“These paparazzi don’t worry you?” Fulton asked.
“This whole area is a neutral zone. No one cartel can do any kind of violence without the others’ approval, unless it’s a clear case of self defense. There’s a lot of money to be made here. They don’t want it turning into a war zone.”
“That didn’t stop them earlier.”
“That wasn’t a cartel hit,” Emily said.
“Do you have any evidence for that theory or are we just, you know, going with your gut?”
“Which is more likely? That all dozen-plus cartels sanctioned a hit on short notice or that some independent operator is involved?”
The principle of Occam’s Razor in action. Always begin with the most logical explanation. Fulton gave up on talking sense. Emily’s mind was clearly made up. She was not much of a conversationalist. Also he was getting winded.
Eventually they stopped at another casino. Fulton could tell it was a casino from the pink neon sign someone hung in the window to advertise the fact. Otherwise he might have mistaken it for another crumbling, nondescript slum building.
The casino in the HO EL was a showpiece for the guests’ benefit, to make it seem as if they might plausibly have shown up for something other than sex with the hotel’s complement of used-up hookers. This, on the other hand, was little more than a concrete box with steel bars over the windows. It was the kind of place bank accounts went to die: a black hole for cash where the house edge extended well beyond the science of probability.
The place was infested with degenerate gamblers.
They sat hunched over video slot machines at the bar, huddled round banged-up table games with faded felt and scarred wood finish. They looked more like vagrants than players, as if they were stuck on the streets in the dead of winter and all they had for warmth were these brokedown table games.
Degenerate gamblers didn’t care about winning or losing. Studies showed they actually sought out worse odds, to enhance the rush when they won. Psychologically they were no different than the gaunt, drug-addled women working the HO EL, only the gambler’s high came from his own brain, watching that little white ball skitter around the track or waiting for the dealer to flip his hole card. This was their smack, their cocaine, their amphetamine.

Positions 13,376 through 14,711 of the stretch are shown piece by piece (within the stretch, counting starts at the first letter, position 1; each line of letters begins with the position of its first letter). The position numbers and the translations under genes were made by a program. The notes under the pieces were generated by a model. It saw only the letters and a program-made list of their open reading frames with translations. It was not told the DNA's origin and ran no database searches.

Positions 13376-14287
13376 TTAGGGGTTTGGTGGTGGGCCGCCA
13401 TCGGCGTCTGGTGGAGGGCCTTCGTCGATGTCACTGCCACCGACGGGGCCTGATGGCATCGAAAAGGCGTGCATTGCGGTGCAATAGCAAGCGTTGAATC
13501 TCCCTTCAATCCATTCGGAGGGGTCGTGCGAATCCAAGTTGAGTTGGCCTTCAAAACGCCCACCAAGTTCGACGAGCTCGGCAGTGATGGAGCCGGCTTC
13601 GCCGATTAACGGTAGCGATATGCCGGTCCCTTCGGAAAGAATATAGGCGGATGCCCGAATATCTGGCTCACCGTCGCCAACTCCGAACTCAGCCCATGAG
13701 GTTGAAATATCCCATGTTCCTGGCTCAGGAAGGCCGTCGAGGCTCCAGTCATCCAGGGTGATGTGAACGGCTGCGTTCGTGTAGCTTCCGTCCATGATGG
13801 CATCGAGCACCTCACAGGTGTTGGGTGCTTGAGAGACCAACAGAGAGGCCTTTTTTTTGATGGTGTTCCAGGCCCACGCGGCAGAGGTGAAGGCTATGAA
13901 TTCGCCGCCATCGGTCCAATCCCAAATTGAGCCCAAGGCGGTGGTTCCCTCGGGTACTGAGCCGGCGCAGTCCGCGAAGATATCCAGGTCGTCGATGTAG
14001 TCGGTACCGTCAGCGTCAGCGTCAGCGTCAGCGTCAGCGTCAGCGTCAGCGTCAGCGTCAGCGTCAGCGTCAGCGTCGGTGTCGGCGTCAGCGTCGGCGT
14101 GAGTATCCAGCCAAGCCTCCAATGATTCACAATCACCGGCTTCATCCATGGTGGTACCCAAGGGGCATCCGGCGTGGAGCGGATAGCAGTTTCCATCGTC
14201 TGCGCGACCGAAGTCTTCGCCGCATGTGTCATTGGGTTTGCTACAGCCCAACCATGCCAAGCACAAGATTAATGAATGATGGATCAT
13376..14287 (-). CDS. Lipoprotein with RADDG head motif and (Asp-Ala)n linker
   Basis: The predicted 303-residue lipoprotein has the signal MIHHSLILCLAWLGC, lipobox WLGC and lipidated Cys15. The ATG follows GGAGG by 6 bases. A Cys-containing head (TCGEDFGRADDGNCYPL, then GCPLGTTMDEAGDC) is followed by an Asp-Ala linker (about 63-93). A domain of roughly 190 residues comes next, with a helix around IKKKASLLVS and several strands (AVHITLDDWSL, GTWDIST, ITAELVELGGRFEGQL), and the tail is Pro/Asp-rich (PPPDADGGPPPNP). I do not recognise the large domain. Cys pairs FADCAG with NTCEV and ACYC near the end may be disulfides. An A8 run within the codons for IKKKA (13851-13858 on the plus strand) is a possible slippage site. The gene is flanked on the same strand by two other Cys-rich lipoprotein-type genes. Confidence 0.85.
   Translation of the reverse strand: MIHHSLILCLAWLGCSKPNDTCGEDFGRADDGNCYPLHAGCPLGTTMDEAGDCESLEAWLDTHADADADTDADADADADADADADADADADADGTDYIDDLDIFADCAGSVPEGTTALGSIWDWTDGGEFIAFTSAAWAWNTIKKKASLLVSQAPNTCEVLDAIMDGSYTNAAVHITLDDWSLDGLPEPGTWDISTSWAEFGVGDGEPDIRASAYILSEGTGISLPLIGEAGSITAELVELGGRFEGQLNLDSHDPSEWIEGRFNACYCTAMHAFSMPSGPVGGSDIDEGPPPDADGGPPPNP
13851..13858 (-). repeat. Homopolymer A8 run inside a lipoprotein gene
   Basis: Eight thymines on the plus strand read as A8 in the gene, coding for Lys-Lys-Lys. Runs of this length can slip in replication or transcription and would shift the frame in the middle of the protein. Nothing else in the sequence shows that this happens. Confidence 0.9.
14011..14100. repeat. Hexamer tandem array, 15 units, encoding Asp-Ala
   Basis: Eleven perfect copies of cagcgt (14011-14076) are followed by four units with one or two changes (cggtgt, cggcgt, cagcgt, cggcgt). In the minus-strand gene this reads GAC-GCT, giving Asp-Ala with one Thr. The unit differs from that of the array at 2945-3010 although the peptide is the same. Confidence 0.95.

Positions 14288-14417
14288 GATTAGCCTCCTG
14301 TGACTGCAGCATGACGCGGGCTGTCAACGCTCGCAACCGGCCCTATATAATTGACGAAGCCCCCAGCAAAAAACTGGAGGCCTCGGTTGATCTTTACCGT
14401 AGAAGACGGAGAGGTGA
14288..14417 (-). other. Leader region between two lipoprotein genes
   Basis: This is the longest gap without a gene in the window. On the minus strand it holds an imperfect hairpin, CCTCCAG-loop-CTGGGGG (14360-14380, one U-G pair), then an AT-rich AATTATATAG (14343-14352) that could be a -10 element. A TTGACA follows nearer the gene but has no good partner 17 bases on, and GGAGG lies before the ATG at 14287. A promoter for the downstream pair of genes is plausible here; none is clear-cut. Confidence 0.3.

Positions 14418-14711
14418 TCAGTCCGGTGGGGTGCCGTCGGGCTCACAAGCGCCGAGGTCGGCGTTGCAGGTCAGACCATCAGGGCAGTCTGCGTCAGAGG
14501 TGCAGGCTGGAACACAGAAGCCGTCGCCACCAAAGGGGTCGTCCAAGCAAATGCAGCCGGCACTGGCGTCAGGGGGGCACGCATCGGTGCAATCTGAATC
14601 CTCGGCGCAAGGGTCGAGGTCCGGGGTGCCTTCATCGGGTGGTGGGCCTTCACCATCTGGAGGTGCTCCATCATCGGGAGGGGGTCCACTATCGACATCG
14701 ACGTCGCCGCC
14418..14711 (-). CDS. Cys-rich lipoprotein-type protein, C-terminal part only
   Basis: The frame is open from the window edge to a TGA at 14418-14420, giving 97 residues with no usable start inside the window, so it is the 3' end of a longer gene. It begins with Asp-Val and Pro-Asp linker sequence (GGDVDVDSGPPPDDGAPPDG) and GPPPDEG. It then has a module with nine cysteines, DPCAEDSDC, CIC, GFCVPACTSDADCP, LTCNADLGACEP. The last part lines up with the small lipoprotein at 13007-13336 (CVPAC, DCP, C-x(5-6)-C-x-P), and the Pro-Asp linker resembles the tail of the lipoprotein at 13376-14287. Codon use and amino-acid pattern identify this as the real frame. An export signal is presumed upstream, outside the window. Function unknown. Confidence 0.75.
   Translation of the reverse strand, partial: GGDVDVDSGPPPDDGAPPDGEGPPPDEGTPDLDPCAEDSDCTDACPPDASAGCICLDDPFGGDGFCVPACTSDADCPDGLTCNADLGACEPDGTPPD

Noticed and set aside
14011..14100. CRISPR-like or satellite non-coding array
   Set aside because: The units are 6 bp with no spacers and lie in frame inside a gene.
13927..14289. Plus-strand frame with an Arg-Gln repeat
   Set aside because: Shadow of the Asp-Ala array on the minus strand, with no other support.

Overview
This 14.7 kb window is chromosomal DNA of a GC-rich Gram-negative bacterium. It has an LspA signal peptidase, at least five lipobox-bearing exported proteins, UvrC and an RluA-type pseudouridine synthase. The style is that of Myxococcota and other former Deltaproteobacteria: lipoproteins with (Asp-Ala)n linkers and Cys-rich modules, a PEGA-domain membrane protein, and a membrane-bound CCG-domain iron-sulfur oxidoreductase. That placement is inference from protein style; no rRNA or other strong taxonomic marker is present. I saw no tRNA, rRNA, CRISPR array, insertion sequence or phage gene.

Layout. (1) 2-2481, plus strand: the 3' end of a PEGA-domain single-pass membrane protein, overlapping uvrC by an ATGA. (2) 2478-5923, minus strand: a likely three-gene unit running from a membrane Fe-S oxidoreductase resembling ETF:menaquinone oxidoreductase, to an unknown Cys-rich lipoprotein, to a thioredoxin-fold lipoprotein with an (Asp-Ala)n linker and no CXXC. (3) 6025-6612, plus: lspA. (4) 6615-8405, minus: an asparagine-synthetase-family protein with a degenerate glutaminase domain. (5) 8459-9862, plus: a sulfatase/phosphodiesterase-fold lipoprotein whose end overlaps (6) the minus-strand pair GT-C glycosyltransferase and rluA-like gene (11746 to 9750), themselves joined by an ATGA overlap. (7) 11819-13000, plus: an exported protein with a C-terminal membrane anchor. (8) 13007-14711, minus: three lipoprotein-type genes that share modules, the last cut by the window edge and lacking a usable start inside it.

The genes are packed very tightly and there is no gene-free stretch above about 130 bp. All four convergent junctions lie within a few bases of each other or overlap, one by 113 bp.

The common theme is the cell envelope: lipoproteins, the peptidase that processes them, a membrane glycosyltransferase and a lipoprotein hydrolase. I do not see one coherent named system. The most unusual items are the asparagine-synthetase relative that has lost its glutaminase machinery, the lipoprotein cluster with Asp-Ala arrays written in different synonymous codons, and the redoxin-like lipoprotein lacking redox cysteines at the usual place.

They were so high they did not so much as look sideways at Emily. Not when she stepped through the door, not as she sauntered between the tables with Fulton in tow – not even when she removed her submachine gun from inside her coat, pointed it straight up and fired a burst into the ceiling.
Only then did they stagger for the exits, lurching like zombies.
A man emerged from a back room with a pistol.
Emily shot him through the chest.
Again time did that funny thing where it seemed to stretch out. Time stretched, bent and curved, though Fulton knew all too well this was really nothing more than elementary physiology, the physical effect of the same adrenaline rush the fleeing gamblers craved so badly.
“Jefe?” Emily said. She kept her weapon trained on the door to the back room.
A male head poked out into the doorway. Immediately he took a burst to the face. Another instant and he was nothing but a sack of skin and bones with blood pooling round his head.
They found Jefe (whoever Jefe was supposed to be) in the back room. Here the walls were papered over with naked women of every race, color and creed, dominated by a life-sized Arab model wearing nothing but a headscarf. Elaborate henna tattoos ran the length of the her arms and legs.